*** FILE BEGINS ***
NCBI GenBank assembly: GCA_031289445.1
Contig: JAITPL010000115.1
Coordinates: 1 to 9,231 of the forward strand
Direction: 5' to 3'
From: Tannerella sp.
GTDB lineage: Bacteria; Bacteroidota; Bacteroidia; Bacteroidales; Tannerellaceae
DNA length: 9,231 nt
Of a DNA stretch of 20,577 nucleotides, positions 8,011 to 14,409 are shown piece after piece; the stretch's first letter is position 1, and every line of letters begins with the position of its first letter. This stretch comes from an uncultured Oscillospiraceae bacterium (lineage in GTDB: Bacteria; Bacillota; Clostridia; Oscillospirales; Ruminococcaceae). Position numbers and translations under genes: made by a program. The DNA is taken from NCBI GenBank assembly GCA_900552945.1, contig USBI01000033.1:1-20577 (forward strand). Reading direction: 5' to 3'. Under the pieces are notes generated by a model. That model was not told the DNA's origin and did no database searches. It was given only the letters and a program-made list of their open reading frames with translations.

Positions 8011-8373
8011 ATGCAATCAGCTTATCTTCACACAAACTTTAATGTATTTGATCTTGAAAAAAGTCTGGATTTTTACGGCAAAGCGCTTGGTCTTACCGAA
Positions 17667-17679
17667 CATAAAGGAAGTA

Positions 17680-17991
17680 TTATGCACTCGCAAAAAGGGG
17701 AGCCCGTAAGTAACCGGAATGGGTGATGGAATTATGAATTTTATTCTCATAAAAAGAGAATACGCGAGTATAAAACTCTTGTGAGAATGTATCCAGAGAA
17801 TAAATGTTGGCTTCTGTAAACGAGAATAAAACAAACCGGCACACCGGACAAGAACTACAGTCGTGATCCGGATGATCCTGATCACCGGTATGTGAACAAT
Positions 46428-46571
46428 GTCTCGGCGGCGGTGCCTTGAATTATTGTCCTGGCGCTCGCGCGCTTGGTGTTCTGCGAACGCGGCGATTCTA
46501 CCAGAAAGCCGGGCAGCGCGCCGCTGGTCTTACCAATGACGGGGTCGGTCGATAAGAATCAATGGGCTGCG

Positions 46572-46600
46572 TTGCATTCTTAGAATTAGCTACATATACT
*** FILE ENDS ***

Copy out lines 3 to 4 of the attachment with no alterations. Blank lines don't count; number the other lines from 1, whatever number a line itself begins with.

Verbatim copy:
Coordinates: 1 to 9,231 of the forward strand
Direction: 5' to 3'